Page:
This Bud’s for you, Brad Stevens: Celtics-Hawks stands out in round 1

When the Boston Celtics and Atlanta Hawks begin their best-of-seven playoff series, the NBA will probably witness its most compelling first-round showdown.

That’s a fat dollop of praise to heap on a series which hasn’t even begun… and yet, that’s just one reason why this clash is so thoroughly attractive.

Let’s not downplay that notion, of course: The advance publicity attached to Celtics-Hawks includes the idea that it is indeed the best first-round series on paper. The four West series have clear favorites (though Portland has a real chance to upset the Clippers). Cleveland and Toronto are strong favorites, though the Raptors do need to shoulder the pressure of the moment and carry the weight of the franchise’s snake-bitten playoff history.

The only first-round series which seems as evenly matched as Celtics-Hawks is Charlotte-Miami. This makes sense. The Hornets and Heat shared 48-34 records with Boston and Atlanta. A multi-layered tiebreaker placed these four teams in the 3 through 6 seeding slots.

Miami, though, possesses an aging star (Dwyane Wade) and an absent one (Chris Bosh). The Heat simultaneously have a lot more at stake than the Hornets, and yet they’re also depleted enough that if they don’t make a deep playoff run, they can easily (and legitimately) rationalize their failure.

Celtics-Hawks promises the competitiveness of Hornets-Heat, but without a major absence akin to Bosh, and without an underdog which has nothing to lose (the Hornets). No team enjoys losing, but if any first-round series featured two teams which would be equally stung by defeat, it’s this one. Only Toronto-Indiana comes close, but since that’s a 2-7 series in which the Raptors are under immense pressure to win, it’s clear that Toronto would be crushed by a loss far more than Indiana would.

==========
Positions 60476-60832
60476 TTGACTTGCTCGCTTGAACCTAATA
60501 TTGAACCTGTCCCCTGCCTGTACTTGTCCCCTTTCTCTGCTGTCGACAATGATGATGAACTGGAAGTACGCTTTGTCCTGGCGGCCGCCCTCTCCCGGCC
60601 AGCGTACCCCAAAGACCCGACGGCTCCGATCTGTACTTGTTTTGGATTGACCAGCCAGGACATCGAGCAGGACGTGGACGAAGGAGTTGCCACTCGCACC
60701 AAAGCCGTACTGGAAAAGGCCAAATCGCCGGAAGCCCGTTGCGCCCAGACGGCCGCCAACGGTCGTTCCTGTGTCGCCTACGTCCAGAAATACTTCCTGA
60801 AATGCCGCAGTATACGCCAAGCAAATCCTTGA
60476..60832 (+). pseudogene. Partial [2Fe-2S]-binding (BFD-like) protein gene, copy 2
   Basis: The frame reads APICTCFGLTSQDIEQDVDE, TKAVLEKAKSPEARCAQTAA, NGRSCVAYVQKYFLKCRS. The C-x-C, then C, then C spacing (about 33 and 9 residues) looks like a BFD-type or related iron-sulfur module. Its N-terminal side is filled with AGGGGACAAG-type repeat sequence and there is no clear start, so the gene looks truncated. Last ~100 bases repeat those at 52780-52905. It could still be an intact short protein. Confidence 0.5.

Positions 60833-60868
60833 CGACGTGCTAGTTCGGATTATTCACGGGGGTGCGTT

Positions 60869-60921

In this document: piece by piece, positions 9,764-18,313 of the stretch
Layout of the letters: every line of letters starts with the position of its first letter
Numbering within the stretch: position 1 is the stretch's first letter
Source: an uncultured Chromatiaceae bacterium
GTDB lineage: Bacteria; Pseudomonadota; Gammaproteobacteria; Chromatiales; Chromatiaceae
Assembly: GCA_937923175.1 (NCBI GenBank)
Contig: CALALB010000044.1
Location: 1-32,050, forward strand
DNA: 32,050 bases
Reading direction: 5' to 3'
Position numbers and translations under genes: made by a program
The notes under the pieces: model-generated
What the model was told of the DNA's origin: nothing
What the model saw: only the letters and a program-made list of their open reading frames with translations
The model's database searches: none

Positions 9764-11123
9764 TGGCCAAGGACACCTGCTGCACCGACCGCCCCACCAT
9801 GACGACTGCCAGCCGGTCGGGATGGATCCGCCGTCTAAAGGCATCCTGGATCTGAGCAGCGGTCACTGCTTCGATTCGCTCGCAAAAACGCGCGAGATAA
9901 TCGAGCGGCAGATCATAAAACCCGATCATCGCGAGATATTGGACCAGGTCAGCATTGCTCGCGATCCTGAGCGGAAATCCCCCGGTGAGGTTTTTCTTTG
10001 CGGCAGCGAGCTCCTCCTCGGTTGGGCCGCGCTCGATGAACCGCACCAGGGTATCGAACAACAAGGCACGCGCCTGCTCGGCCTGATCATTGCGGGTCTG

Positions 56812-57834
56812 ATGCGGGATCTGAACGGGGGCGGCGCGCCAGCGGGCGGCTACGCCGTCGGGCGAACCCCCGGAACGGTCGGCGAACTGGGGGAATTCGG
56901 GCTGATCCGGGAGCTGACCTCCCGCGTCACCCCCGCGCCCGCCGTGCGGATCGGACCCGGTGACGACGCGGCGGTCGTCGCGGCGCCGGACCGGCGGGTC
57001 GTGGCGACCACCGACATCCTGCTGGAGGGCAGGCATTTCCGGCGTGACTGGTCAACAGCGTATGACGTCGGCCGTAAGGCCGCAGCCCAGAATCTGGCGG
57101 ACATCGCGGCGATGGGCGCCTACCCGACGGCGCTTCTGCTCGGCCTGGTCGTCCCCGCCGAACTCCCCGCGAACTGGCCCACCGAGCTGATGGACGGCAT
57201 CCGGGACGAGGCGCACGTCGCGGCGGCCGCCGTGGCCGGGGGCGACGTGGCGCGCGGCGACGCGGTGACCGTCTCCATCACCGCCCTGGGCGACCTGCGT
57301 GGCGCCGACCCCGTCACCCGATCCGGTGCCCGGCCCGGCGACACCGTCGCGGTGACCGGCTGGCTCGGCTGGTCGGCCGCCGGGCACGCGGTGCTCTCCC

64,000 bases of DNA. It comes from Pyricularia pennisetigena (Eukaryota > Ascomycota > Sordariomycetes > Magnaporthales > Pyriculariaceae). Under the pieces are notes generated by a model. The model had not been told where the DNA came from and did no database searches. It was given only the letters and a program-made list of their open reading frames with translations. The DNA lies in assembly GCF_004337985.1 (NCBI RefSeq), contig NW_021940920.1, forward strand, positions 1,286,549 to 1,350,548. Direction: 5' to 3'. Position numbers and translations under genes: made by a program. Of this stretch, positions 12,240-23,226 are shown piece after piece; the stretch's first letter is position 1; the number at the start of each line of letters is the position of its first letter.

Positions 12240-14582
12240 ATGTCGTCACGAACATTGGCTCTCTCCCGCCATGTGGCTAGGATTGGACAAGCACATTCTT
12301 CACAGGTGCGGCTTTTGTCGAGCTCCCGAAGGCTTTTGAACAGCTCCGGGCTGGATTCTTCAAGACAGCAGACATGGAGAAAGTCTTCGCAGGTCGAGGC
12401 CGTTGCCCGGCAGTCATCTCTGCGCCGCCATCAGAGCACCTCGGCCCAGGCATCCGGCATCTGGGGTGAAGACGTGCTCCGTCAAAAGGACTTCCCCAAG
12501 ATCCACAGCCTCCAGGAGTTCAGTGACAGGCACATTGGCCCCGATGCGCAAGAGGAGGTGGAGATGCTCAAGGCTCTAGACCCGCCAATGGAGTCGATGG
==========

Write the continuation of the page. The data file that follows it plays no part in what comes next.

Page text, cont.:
This is the series which matters equally — and considerably — to each side.

Again, that’s just one reason this is the must-see series of the first round.

Apr 22, 2015; Atlanta, GA, USA; Former Atlanta Hawks coaches Lenny Wilkens (right) and Mike Fratello (left) honor current Hawks coach Mike Budenholzer (center) with the 2014-15 NBA Coach of the Year Award prior to game two of the first round of the NBA Playoffs against the Brooklyn Nets at Philips Arena. The Hawks won 96-91. Mandatory Credit: Kevin Liles-USA TODAY Sports

Apr 22, 2015; Atlanta, GA, USA; Former Atlanta Hawks coaches Lenny Wilkens (right) and Mike Fratello (left) honor current Hawks coach Mike Budenholzer (center) with the 2014-15 NBA Coach of the Year Award prior to game two of the first round of the NBA Playoffs against the Brooklyn Nets at Philips Arena. The Hawks won 96-91. Mandatory Credit: Kevin Liles-USA TODAY Sports

Steve Clifford-Erik Spoelstra is pretty darn good in Hornets-Heat. Terry Stotts-Doc Rivers in Portland-Clippers could become intriguing. Yet, the best coaching matchup in the first round is right here in Celtics-Hawks.

Mike Budenholzer beat out Steve Kerr to win the 2015 NBA Coach of the Year Award. He certainly didn’t do the best job in the league this season… and yet he did a far better job than a 48-34 record could ever indicate. Atlanta was sinking just after the All-Star break and needed to find itself if it wanted to become a team capable of winning a playoff series. Promptly, Budenholzer pulled the Hawks out of their tailspin — enough to earn home court in this series.